Opposition to War in Afghanistan Grows

A U.S. soldier prepares for battle in an Afghan village. Photo: INDYMEDIANZ.ORG
A U.S. soldier prepares for battle in an Afghan village. Photo: INDYMEDIANZ.ORG

By Bill Marsh and Amanda Vender

Most Americans now oppose the war in Afghanistan. A Washington Post-ABC News poll found that 51 percent of Americans see the war as not worth fighting, up 6 percent from July.

As for the Afghan people, the majority would like to see U.S. troops out of Afghanistan within two years, according to a separate BBC and ABC poll. The same poll shows that one in four Afghans believe it is right to attack U.S. soldiers in their country.

The two polls express doubts similar to those of some elected officials in Washington. “After nearly eight long years, we seem to be no closer to the end of the war in Afghanistan… many Americans, and many Afghans, wonder what we hope to achieve—and when our service members will start to come home,” wrote Senator Russ Feingold of Wisconsin in an August Wall Street Journal opinion article.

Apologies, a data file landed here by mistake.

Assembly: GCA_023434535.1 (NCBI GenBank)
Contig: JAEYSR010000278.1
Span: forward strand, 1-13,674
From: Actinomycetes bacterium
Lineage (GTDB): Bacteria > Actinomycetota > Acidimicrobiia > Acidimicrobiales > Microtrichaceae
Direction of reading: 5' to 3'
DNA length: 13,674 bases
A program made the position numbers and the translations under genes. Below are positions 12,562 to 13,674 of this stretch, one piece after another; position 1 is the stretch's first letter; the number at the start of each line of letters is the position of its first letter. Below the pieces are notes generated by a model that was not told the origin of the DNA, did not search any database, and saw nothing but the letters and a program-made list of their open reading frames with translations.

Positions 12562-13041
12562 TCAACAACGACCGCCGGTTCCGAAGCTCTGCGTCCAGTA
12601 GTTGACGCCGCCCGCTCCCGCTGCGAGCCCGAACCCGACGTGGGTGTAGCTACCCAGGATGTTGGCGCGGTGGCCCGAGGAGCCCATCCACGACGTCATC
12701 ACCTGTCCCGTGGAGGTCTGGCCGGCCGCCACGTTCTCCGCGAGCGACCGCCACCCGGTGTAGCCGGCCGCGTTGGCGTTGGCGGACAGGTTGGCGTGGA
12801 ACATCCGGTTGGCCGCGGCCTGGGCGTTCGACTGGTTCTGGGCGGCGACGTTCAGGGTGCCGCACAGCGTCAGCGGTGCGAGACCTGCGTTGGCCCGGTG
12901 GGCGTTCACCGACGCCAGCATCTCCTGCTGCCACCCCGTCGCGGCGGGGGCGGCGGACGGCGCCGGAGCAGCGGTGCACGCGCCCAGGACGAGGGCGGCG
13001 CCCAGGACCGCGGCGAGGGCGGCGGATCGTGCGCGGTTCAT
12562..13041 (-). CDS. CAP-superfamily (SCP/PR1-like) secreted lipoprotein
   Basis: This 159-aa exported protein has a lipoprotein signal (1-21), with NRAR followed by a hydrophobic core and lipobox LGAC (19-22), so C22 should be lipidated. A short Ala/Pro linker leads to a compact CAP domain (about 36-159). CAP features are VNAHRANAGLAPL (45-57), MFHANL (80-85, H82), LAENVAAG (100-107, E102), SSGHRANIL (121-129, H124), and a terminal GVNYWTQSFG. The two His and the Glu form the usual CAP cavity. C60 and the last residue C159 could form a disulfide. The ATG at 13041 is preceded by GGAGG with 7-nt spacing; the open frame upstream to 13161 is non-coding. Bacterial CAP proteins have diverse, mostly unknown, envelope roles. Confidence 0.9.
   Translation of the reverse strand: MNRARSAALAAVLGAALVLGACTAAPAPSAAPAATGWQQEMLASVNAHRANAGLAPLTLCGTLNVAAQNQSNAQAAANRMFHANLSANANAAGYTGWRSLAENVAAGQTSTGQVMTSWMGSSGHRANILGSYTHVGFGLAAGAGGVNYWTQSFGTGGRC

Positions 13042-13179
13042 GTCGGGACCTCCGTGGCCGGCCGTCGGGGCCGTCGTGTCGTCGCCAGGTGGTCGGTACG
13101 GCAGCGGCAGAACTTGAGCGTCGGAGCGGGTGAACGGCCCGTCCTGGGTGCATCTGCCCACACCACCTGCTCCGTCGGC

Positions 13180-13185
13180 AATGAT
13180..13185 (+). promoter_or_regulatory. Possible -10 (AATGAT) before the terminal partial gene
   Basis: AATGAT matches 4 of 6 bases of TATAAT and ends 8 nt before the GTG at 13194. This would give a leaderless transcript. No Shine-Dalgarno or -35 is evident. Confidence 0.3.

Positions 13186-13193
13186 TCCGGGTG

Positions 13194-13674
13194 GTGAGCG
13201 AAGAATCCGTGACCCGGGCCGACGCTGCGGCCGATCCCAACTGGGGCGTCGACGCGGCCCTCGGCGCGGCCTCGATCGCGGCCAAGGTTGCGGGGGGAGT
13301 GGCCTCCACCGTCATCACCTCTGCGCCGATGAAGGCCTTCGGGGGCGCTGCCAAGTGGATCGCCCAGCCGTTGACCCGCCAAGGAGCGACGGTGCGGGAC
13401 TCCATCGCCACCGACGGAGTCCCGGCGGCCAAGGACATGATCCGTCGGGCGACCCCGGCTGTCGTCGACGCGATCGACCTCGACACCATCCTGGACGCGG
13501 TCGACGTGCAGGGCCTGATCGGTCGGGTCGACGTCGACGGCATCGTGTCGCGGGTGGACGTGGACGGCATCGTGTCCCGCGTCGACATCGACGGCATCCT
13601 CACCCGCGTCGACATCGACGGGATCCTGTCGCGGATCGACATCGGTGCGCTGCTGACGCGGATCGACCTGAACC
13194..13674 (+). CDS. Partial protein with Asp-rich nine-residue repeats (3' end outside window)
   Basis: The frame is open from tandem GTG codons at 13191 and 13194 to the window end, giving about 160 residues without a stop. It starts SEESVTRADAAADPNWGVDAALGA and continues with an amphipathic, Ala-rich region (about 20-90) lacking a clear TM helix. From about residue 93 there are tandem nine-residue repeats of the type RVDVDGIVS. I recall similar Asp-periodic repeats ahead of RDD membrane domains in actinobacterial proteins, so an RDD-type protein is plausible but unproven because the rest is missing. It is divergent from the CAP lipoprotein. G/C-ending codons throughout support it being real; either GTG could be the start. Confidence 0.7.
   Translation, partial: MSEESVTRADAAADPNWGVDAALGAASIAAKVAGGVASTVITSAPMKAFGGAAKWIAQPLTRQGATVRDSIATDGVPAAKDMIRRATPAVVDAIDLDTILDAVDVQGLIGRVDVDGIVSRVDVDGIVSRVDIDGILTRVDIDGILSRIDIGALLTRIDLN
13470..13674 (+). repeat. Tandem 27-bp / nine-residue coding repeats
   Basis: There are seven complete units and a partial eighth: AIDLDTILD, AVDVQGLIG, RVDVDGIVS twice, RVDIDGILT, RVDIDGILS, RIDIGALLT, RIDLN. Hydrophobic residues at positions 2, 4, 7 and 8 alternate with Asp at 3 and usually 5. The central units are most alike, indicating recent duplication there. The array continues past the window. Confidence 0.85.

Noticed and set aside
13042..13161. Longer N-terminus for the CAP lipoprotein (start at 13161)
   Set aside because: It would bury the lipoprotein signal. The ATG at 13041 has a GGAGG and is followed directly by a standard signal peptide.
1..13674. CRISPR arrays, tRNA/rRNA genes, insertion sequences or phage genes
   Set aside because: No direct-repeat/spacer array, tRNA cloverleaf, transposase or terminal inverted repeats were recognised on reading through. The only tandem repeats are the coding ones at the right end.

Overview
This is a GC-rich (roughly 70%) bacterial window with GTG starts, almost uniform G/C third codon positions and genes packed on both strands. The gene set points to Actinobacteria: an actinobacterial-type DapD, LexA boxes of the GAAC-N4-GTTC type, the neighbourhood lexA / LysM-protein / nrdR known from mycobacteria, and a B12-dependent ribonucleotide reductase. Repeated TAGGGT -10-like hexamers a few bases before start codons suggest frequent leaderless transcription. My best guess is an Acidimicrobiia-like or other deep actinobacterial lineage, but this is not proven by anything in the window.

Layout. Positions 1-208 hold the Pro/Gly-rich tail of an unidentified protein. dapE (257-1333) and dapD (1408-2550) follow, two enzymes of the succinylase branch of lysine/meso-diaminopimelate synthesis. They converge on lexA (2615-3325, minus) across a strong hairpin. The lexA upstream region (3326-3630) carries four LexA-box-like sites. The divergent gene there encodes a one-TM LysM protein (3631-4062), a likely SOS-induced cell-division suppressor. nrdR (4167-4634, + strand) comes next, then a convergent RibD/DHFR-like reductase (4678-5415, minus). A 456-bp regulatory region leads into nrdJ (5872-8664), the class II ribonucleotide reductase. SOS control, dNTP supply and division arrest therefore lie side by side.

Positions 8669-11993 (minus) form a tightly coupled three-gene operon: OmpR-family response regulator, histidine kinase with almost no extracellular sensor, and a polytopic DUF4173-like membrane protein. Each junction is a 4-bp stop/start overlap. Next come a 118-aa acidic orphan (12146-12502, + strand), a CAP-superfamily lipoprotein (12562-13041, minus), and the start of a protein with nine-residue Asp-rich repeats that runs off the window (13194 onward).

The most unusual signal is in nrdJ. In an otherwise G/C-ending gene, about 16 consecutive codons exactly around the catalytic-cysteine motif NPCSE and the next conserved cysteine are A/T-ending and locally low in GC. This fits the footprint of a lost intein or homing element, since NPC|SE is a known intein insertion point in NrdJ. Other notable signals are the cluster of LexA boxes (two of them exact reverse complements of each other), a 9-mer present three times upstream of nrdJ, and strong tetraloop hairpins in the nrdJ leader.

The U.S. war in Afghanistan began eight years ago after the attacks of September 11. 2001. The U.S. government said it wanted to destroy the Al Qaeda organization that it said was behind the attacks.

In early 2009 President Obama authorized a 17,000 U.S. troop increase in Afghanistan. President Obama is now seeking another troop build-up. Despite increasing opposition to the Afghanistan war, House and Senate Democrats are expected to support Obama’s request for more troops.


62,000: U.S Troops currently in Afghanistan

48: number of U.S. Troops killed in Afghanistan in August, the deadliest month since the start of the war

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